I blogged yesterday about the confusion (deliberate, I'm convinced) that the American religious right seeks to create about the notion of separation of church and state. I noted, in particular, that, as its illogical and prejudice-based arguments attacking gay and lesbian human beings are increasingly checked by court rulings citing the Constitution, the religious right claims it is being shut out of the public square.
When its primary objective has been and remains to dictate what happens in the public square re: issues like civil marriage. Its primary objective is, in short, theocratic domination of the public square. Precisely what the wall separating church and state is designed to thwart . . . .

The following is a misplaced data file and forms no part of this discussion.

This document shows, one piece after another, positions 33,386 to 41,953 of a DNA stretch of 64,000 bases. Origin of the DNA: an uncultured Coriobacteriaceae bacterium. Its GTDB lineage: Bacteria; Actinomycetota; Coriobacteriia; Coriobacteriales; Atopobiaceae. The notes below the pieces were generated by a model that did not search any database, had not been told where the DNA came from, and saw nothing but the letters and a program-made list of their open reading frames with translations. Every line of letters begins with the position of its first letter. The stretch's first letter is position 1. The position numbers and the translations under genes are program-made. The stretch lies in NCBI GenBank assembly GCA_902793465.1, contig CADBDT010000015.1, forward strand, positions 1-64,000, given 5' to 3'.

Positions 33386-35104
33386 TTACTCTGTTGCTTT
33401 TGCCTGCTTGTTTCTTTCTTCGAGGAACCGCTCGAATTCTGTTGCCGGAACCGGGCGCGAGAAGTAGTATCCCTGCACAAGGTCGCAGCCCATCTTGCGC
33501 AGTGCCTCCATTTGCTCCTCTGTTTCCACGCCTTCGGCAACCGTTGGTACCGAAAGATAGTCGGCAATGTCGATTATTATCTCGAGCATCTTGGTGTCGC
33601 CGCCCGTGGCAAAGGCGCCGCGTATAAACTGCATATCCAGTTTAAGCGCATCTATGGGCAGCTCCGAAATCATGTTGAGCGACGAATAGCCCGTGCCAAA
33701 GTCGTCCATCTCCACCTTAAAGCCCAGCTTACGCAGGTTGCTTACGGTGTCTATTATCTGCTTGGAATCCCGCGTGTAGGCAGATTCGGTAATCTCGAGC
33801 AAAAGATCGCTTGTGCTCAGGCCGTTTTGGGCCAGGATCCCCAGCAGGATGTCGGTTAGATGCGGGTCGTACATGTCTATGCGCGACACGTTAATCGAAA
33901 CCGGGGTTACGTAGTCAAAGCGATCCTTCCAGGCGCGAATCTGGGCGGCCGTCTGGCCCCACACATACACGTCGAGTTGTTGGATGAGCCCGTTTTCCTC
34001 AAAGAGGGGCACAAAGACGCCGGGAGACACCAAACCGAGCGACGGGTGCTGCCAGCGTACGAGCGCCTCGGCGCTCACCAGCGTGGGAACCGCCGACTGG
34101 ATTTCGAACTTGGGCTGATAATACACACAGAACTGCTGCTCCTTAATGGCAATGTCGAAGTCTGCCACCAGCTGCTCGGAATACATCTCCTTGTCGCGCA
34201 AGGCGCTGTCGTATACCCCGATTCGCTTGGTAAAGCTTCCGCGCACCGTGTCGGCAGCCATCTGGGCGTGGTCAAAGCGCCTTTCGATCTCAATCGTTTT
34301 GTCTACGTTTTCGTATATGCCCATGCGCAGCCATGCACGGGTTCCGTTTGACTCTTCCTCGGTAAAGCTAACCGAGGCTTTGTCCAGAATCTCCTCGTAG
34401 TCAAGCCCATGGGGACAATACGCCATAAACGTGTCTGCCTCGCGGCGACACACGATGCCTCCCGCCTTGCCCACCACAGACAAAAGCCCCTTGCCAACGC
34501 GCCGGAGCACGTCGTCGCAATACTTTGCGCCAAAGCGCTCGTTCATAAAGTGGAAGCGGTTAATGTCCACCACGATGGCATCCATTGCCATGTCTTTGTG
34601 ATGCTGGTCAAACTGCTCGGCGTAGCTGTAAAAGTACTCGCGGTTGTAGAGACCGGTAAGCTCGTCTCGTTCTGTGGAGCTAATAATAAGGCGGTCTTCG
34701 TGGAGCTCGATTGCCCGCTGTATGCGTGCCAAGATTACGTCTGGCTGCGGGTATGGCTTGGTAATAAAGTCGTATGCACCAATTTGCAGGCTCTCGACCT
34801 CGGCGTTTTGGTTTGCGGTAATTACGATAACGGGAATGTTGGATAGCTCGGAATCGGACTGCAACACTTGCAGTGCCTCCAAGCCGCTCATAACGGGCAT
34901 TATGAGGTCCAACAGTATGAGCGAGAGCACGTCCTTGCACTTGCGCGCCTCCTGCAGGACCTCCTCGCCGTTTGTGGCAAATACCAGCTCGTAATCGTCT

And so I'm interested (and amused) to read Timothy Kincaid's notes today at Box Turtle Bulletin about what happened when the National Organization for Marriage took its dog and pony show to Orlando this weekend. They met in a church. Where NOM executive director Brian Brown urged his tiny audience to stand for truth in the public square. Kincaid writes,
But air conditioning and a church pew were undoubtedly welcome for the 34 people who came to hear NOM. Amusingly but without even noting the irony, Brian Brown exhorted his audience – resting in the church – to stand for truth in the public square: “Each and every one of us has the responsibility to stand up for the good. This is our time to stand!”
Church as public square: that about sums up the point I wanted to critique in my posting yesterday, when I discussed Albert Mohler's contention that Judge Vaughn Walker's prop 8 ruling bars religion from the public square in the national conversation about same-sex marriage.